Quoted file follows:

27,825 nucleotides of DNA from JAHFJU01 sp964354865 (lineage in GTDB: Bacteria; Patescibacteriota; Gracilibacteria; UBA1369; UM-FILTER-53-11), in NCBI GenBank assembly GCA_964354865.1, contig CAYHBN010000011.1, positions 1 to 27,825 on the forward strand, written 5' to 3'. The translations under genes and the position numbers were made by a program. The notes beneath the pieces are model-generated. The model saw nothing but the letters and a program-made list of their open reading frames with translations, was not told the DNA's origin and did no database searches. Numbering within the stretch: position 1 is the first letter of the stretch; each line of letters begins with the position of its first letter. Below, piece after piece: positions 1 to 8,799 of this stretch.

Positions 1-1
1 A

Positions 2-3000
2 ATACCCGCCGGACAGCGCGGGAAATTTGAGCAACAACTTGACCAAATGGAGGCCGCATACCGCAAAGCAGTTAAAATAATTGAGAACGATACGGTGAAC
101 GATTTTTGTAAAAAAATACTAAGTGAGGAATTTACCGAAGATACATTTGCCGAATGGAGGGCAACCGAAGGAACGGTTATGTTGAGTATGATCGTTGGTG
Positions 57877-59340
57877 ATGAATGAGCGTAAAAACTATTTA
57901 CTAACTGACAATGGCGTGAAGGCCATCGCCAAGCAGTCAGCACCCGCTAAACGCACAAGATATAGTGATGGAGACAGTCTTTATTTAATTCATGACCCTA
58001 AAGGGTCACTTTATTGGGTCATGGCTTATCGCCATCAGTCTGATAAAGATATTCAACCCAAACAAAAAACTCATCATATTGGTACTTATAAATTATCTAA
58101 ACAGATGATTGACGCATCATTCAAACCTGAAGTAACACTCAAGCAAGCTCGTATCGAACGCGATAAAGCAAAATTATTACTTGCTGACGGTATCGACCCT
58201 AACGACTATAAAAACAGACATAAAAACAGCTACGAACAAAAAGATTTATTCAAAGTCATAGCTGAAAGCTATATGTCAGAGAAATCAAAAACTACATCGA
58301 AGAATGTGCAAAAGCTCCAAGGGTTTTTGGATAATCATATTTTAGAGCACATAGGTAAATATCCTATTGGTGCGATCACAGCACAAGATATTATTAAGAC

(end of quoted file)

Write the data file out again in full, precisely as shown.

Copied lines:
27,825 nucleotides of DNA from JAHFJU01 sp964354865 (lineage in GTDB: Bacteria; Patescibacteriota; Gracilibacteria; UBA1369; UM-FILTER-53-11), in NCBI GenBank assembly GCA_964354865.1, contig CAYHBN010000011.1, positions 1 to 27,825 on the forward strand, written 5' to 3'. The translations under genes and the position numbers were made by a program. The notes beneath the pieces are model-generated. The model saw nothing but the letters and a program-made list of their open reading frames with translations, was not told the DNA's origin and did no database searches. Numbering within the stretch: position 1 is the first letter of the stretch; each line of letters begins with the position of its first letter. Below, piece after piece: positions 1 to 8,799 of this stretch.

Positions 1-1
1 A

Positions 2-3000
2 ATACCCGCCGGACAGCGCGGGAAATTTGAGCAACAACTTGACCAAATGGAGGCCGCATACCGCAAAGCAGTTAAAATAATTGAGAACGATACGGTGAAC
101 GATTTTTGTAAAAAAATACTAAGTGAGGAATTTACCGAAGATACATTTGCCGAATGGAGGGCAACCGAAGGAACGGTTATGTTGAGTATGATCGTTGGTG
Positions 57877-59340
57877 ATGAATGAGCGTAAAAACTATTTA
57901 CTAACTGACAATGGCGTGAAGGCCATCGCCAAGCAGTCAGCACCCGCTAAACGCACAAGATATAGTGATGGAGACAGTCTTTATTTAATTCATGACCCTA
58001 AAGGGTCACTTTATTGGGTCATGGCTTATCGCCATCAGTCTGATAAAGATATTCAACCCAAACAAAAAACTCATCATATTGGTACTTATAAATTATCTAA
58101 ACAGATGATTGACGCATCATTCAAACCTGAAGTAACACTCAAGCAAGCTCGTATCGAACGCGATAAAGCAAAATTATTACTTGCTGACGGTATCGACCCT
58201 AACGACTATAAAAACAGACATAAAAACAGCTACGAACAAAAAGATTTATTCAAAGTCATAGCTGAAAGCTATATGTCAGAGAAATCAAAAACTACATCGA
58301 AGAATGTGCAAAAGCTCCAAGGGTTTTTGGATAATCATATTTTAGAGCACATAGGTAAATATCCTATTGGTGCGATCACAGCACAAGATATTATTAAGAC